To say that teaming is is a bad idea is like saying that taking a group of
nine people and putiing them out on a baseball field to play ball is a bad
idea. Consider the missing element to be an inability (either through
training or motivation) to participate on the team. I find it ironic that
we put people together in a group, give it a task (or mission, or
whatever), call it a team, and expect it to behave functionally. What
about the training (teambuilding skills?) necessary to function? Hello?
What else could be wrong?
At 06:28 PM 6/22/97 -0700, you wrote:
>Anita Bruzzese, a columnist who writes for Gannett News Service, reviewed
>a book, in her most recent column, written by William and Kathleen Lundin.
>The book is entitled, "Three values of leadership." I found this part of
>her review interesting, and thought I'd share it with you:
> "Lundin said much of today's negative emotions are being created
>because of teams--the very thing that is supposed to bring a more positive
>atmosphere to the workplace.
> "'I don't see teams as working very well, because we grow up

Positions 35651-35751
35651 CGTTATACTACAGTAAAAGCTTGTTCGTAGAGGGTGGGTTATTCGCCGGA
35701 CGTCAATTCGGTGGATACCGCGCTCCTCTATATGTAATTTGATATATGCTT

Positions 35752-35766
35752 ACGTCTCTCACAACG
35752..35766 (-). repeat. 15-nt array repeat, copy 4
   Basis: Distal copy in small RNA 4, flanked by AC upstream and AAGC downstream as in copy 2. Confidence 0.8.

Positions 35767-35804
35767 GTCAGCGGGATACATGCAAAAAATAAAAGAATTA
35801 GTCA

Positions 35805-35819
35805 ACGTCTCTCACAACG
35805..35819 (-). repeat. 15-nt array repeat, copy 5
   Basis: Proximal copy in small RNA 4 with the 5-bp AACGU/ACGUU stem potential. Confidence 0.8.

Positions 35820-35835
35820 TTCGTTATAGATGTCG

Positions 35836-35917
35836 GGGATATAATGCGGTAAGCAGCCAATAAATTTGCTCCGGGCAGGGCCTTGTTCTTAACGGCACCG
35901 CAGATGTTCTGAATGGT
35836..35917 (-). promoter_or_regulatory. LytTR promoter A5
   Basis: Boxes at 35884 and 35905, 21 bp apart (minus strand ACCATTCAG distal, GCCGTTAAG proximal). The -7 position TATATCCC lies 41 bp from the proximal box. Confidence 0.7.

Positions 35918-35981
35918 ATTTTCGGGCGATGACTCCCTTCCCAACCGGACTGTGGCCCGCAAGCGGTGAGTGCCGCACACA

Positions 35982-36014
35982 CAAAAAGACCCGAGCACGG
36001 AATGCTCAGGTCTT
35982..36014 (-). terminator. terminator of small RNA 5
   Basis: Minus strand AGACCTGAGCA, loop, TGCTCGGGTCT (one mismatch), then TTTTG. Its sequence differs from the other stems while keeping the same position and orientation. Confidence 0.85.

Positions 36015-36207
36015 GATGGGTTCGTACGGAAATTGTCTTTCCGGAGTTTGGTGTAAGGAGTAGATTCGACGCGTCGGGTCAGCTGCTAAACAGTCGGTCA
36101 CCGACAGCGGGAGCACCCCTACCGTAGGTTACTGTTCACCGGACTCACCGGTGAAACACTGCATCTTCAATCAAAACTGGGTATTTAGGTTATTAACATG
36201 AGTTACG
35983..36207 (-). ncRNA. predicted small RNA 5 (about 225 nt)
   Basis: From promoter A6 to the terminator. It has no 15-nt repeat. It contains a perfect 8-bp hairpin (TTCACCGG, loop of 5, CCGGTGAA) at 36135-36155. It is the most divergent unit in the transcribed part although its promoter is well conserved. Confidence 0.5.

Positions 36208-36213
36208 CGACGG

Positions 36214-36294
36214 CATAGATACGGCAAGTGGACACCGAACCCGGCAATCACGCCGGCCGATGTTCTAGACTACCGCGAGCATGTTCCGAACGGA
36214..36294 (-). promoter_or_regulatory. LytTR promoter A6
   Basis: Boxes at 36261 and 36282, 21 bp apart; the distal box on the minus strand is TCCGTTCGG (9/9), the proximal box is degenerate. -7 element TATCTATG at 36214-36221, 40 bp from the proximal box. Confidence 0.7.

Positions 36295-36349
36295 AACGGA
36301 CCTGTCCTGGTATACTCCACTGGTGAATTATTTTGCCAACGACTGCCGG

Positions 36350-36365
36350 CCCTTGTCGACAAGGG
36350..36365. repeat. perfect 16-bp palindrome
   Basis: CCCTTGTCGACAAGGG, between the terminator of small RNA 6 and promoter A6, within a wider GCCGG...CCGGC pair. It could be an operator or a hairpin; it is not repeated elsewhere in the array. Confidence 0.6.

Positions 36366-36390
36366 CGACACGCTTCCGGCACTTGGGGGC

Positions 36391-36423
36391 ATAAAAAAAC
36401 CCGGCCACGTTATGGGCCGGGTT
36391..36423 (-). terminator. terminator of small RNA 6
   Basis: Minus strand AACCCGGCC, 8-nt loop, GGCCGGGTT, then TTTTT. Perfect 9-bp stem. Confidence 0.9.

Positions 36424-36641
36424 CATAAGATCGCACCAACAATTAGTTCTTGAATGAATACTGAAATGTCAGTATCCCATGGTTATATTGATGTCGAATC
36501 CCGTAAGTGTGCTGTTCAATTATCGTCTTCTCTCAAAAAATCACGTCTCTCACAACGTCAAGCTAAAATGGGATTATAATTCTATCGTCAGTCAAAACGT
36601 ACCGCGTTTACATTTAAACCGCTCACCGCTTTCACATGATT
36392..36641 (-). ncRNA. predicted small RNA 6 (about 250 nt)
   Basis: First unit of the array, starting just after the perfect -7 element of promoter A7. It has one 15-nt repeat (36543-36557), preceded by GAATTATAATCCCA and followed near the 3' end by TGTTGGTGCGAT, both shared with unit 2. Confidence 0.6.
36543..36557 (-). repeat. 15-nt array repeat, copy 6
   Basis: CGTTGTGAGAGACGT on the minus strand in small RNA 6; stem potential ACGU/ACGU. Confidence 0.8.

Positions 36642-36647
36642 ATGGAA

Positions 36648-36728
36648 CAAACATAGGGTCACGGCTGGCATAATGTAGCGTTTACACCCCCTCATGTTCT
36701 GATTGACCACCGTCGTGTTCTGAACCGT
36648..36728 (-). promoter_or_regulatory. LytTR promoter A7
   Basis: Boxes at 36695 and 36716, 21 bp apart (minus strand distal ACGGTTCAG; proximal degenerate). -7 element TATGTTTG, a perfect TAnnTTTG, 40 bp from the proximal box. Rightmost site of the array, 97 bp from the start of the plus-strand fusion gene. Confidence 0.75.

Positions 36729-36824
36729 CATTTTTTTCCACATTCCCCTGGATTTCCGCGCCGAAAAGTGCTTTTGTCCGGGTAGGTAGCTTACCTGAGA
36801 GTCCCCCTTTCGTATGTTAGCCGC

>learning to be competitive--and then we get a job and we're supposed to be
>cooperative with one another,' Lundin said. 'And I think that team output
>is often dumber than what the individual output could be. By working
>together, they actually come up with a less intelligent answer. That would
>make anyone emotional.'"
>I thought that this column would hearten all those who think that
>"teaming" was just a bad idea. I was curious what the subscribers to this
>list might think.
>Lundin is a psychologist and workplace trainer in Whitewater, WI,
>according to the column. His book is available for $8 by contacting him
>at N7411 Ridge Rd, Whitewater, WI 53190.
richard scherberger <email@example.com>
Learning-org -- An Internet Dialog on Learning Organizations For info: <firstname.lastname@example.org> -or- <http://world.std.com/~lo/>